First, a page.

Outcome of learning in the lab reaches far beyond subject matter
Students can learn a plethora of skills in the lab, that are also useful once the lab coat is off. Educators need to be aware of the potential.
It takes significant investment to establish a laboratory for teaching, and there has long been heated debate about whether it is worthwhile. Previous research has called for stronger evidence that laboratory teaching actually leads to learning.
New research from the University of Copenhagen shows that lab teaching gives students the opportunity to learn far more than Chemical theory.
"The lab is a challenging learning environment for students. But our research shows that there is a wide range of skills you can get out of it," said Hendra Agustian, assistant professor at the Department of Science Education.
Together with several other researchers from the University of Copenhagen, Hendra Agustian has just carried out a comprehensive systematic review of research into what students actually learn when teaching takes place between Bunsen burners and test tubes.
“The outcome of lab education reaches far beyond conceptual knowledge. We see that students learn a lot of skills that you also need outside of a lab – for instance cooperation and data handling,” said Hendra Agustian.
Clusters of learning
After analyzing 355 empirical studies, the research group has produced five clusters of learning that researchers have seen students get out of laboratory teaching.
The five clusters naturally cover the subject matter of, for example, chemical theory. But it also includes the ability to conduct and devise experiments, critical thinking and problem solving as well as the ability to cooperate and communicate. Finally, laboratory teaching can be a positive influence on parameters such as motivation and interest.
When lab teaching is designed however, it rarely happens with an eye for the breath of abilities that can be gained from lab education, Hendra Agustian explains.
“There is a general need for the different domains of learning to be better integrated when designing the teaching."
"It's difficult to separate the question of what students are learning from how they feel about teaching," he explains.
"The feeling of enthusiasm and amusement can influence learning and dedication to the profession – not least in a laboratory where there is a social aspect."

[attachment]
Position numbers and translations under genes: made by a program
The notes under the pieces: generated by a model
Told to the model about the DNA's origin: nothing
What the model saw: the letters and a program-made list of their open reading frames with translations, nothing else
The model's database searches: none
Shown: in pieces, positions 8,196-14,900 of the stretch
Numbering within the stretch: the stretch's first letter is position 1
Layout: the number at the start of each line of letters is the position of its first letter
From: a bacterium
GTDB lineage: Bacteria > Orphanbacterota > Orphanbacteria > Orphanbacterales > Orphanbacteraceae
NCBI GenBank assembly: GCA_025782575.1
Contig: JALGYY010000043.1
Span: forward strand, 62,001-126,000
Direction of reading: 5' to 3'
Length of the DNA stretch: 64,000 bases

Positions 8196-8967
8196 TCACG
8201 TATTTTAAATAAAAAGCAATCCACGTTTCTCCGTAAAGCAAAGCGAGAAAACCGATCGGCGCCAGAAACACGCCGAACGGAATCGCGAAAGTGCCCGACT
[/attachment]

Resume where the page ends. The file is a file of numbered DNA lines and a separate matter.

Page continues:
There is also a need more broadly about what the students get out of the teaching when designing feedback and assessments-methods, the research team believes.
Despite the many dimensions of what students can take away from laboratory teaching, exam forms are often one-sided, said Hendra Agustian.
It's difficult to separate the question of what students are learning from how they feel about teaching,
"The practical, motor skills are often highlighted as the justification for laboratory teaching. But this is often not part of the ex-post evaluation at all."
Instead, examinations typically focus on theoretical knowledge.
"When practical skills are part of the curriculum in the lab, it should also be part of the evaluation. If the students are taught and try to develop some skills, they should also have feedback on how they are doing," siad Hendra Agustian.
Balancing the cookbook
In the last couple of years many lab educators have strived to minimize the use of cookbook like instructions, that describe how to set up and perform a particular experiment.
That is an important development because the cookbook approach is typically not enough for students to develop scientific thinking.
"We want laboratory education to teach students to design, carry out and analyze experiments in the laboratory – for themselves," said Hendra Y. Agustian
"But that won’t happen, if they only follow pre-designed protocols."
There is no need however to fully shelf the cookbook approach, the research project suggests.
"Before you can learn how to design an experiment from scratch, you need to learn the basic methods where you follow a prescribed protocol," said Hendra Y. Agustian.
"Therefore, there is a need for both the traditional tasks and more open experiments."
Department of Science Education, University of Copenhagen